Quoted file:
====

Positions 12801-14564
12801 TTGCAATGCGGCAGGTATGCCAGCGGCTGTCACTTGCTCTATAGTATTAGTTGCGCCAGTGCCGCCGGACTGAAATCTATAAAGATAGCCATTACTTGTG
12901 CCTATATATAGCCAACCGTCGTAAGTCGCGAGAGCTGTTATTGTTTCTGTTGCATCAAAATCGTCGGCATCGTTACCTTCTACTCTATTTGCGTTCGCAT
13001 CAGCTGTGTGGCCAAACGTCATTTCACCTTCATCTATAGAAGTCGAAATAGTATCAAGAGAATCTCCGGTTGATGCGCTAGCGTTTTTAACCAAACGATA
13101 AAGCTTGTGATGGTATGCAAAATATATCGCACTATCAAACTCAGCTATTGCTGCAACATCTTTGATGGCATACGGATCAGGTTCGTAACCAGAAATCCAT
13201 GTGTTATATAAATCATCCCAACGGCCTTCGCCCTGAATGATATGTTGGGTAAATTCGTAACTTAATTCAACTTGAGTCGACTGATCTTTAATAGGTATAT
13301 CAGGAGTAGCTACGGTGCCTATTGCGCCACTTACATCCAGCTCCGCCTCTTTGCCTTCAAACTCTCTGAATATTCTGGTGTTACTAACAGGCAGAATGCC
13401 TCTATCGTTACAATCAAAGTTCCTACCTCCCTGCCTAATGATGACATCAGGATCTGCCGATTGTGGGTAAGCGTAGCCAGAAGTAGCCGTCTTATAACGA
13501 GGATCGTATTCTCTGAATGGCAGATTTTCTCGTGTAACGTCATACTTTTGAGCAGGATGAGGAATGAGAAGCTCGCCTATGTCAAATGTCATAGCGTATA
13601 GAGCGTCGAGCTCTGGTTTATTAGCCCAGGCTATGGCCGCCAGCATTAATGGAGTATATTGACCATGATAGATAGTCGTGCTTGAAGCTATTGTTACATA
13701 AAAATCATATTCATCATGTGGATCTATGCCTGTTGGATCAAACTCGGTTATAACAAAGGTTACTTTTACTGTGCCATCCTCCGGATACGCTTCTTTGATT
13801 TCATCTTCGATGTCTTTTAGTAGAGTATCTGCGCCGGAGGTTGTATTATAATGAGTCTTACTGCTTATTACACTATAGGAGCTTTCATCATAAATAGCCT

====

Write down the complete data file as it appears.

Positions 12801-14564
12801 TTGCAATGCGGCAGGTATGCCAGCGGCTGTCACTTGCTCTATAGTATTAGTTGCGCCAGTGCCGCCGGACTGAAATCTATAAAGATAGCCATTACTTGTG
12901 CCTATATATAGCCAACCGTCGTAAGTCGCGAGAGCTGTTATTGTTTCTGTTGCATCAAAATCGTCGGCATCGTTACCTTCTACTCTATTTGCGTTCGCAT
13001 CAGCTGTGTGGCCAAACGTCATTTCACCTTCATCTATAGAAGTCGAAATAGTATCAAGAGAATCTCCGGTTGATGCGCTAGCGTTTTTAACCAAACGATA
13101 AAGCTTGTGATGGTATGCAAAATATATCGCACTATCAAACTCAGCTATTGCTGCAACATCTTTGATGGCATACGGATCAGGTTCGTAACCAGAAATCCAT
13201 GTGTTATATAAATCATCCCAACGGCCTTCGCCCTGAATGATATGTTGGGTAAATTCGTAACTTAATTCAACTTGAGTCGACTGATCTTTAATAGGTATAT
13301 CAGGAGTAGCTACGGTGCCTATTGCGCCACTTACATCCAGCTCCGCCTCTTTGCCTTCAAACTCTCTGAATATTCTGGTGTTACTAACAGGCAGAATGCC
13401 TCTATCGTTACAATCAAAGTTCCTACCTCCCTGCCTAATGATGACATCAGGATCTGCCGATTGTGGGTAAGCGTAGCCAGAAGTAGCCGTCTTATAACGA
13501 GGATCGTATTCTCTGAATGGCAGATTTTCTCGTGTAACGTCATACTTTTGAGCAGGATGAGGAATGAGAAGCTCGCCTATGTCAAATGTCATAGCGTATA
13601 GAGCGTCGAGCTCTGGTTTATTAGCCCAGGCTATGGCCGCCAGCATTAATGGAGTATATTGACCATGATAGATAGTCGTGCTTGAAGCTATTGTTACATA
13701 AAAATCATATTCATCATGTGGATCTATGCCTGTTGGATCAAACTCGGTTATAACAAAGGTTACTTTTACTGTGCCATCCTCCGGATACGCTTCTTTGATT
13801 TCATCTTCGATGTCTTTTAGTAGAGTATCTGCGCCGGAGGTTGTATTATAATGAGTCTTACTGCTTATTACACTATAGGAGCTTTCATCATAAATAGCCT